It’s never a good sign when a leader is applauded for “surrounding himself” with smart people. Similar claims would not instill confidence under other circumstances. Medical patients don’t boast that their surgeon understands his limitations but speaks with some older men who are really good at operating. Yet, in the case of Barack Obama, a version of this sentiment has been continuously peddled as a form of reassurance. So, we might as well ask: Anyone seen these geniuses around?
Is Eric Holder one of them? The first black attorney general took the opportunity of his first speech to chastise America as “essentially a nation of cowards” who “do not talk enough with each other about race.”
Is Timothy Geithner one of them? The president’s “indispensable” Treasury secretary popped up for a much anticipated bank plan rollout, but at the last minute decided the plan was . . . dispensable.
When it came time to compose a stimulus, instead of calling on one of those university economic luminaries who flitted about the Obama campaign, the president gave the job to Nancy Pelosi and Harry Reid – maybe those two are the geniuses we’ve been hearing about.
In military affairs, the president is dealing with actual talent. But David Petraeus and Robert Gates are two accomplished experts from George W. Bush’s inner circle, not Barack Obama’s.
A few months ago, Michelle Obama said of her husband:
He surrounds himself with experienced people because he knows what he doesn’t know. He can learn it fast. But, he also wants the best and the brightest, the smartest people around the table. I think he’s built a great campaign because of that.
She was wrong on more than one count. Barack Obama was able to build a great campaign because of the dazzling candidate at the center of it. Building a great administration is another story.
The truth is we have no right to be surprised. During the campaign, the whole time we were hearing about the brain trust surrounding Obama, the only people we ever knew him to have meaningfully interacted with were a crooked businessman, a paranoid preacher, a domestic terrorist, and a gaggle of Hollywood benefactors. The names of a few scholars were tossed around, but as a wily candidate Obama spent more time strategically distancing himself from one theoretician or another, depending on his audience. The idea of Obama as the eye of an I.Q storm took hold because there was really little else to say about a candidate with so slim a record.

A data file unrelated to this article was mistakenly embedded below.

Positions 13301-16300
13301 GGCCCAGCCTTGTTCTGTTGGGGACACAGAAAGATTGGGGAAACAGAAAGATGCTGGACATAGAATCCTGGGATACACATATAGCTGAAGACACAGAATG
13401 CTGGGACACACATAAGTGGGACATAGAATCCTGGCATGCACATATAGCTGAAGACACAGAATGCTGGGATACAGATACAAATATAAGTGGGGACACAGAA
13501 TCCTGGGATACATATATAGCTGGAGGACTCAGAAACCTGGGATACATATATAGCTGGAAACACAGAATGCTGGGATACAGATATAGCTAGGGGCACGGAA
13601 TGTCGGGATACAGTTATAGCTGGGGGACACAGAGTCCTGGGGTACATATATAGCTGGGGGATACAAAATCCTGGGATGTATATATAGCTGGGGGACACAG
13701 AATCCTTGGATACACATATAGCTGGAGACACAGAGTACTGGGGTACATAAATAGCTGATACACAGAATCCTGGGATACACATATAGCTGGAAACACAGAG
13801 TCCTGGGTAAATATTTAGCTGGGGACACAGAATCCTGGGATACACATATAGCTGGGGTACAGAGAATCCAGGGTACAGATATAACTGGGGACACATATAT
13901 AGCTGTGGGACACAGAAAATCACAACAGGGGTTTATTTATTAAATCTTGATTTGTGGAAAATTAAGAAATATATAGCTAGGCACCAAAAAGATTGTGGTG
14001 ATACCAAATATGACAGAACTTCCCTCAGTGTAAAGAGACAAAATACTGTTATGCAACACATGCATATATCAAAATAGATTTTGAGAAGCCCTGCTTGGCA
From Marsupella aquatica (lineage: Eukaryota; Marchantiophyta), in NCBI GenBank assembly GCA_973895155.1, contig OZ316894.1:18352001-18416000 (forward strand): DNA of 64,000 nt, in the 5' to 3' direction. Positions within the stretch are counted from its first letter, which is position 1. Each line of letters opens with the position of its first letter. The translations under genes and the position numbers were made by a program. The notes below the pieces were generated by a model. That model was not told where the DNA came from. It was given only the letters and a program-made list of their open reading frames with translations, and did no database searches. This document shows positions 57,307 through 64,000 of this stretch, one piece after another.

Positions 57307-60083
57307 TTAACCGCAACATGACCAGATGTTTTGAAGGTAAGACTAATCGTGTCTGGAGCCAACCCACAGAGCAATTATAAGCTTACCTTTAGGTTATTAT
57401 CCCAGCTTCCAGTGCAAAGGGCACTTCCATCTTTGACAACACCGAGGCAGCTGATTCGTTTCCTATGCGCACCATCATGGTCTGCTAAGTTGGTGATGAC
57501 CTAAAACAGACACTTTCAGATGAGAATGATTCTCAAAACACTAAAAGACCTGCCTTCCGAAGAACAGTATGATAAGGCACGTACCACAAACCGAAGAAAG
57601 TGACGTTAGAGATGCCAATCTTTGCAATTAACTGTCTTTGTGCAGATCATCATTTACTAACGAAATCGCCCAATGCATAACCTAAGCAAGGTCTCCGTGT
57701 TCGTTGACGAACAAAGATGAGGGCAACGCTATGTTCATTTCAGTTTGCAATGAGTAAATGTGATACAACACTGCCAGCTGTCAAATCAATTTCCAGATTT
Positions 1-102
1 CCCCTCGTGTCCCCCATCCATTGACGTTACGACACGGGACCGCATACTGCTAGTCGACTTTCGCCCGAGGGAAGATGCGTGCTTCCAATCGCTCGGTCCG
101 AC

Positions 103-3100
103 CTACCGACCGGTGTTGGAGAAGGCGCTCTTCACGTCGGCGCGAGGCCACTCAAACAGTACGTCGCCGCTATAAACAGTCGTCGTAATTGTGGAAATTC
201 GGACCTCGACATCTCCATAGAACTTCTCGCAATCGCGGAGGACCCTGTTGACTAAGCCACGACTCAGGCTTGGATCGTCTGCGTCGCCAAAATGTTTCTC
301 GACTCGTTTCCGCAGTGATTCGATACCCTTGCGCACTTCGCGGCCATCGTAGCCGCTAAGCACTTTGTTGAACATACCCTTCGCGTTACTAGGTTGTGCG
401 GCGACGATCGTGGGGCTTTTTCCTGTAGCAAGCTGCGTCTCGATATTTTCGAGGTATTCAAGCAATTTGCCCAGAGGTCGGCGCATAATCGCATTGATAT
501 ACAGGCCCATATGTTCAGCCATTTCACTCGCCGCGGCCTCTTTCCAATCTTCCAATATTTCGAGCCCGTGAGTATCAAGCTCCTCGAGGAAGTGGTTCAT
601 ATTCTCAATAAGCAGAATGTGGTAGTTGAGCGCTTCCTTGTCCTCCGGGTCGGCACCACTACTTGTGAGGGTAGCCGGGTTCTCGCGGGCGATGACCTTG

But the question “Where are all the experts?” is only half the problem. The other half comes in the answer: “Who cares.”
When George W. Bush made his initial run for president in 2000, his keeping company with experts was largely lambasted as evidence of his own personal ignorance. Karl Rove, so the story went, had to call in an army of famous minds just to tutor the Texas governor into being a viable candidate. Bush’s critics might have been craven, and they never much cared for confronting facts, but on this, they had a point. There’s something suspicious about a leader who has to rely on a chorus of scholarly opinion. And to Bush’s great credit, he agreed. The former president was at his best when he bucked the all-knowing tide. When this study group or that think tank would issue a new plan for defeat in Iraq, and the New York Times would praise it to the hilt, Bush stood firm because he knew he had to live up to a higher standard. “So long as I’m the president, my measure of success is victory — and success,” he said. It became another funny Bush quote, but it has a certain Yogi Berra eloquence and, more important, what American today wouldn’t be thrilled to hear something so definitive, if tautological, from President Obama? What American wouldn’t love to find out what Obama’s own measure of success is?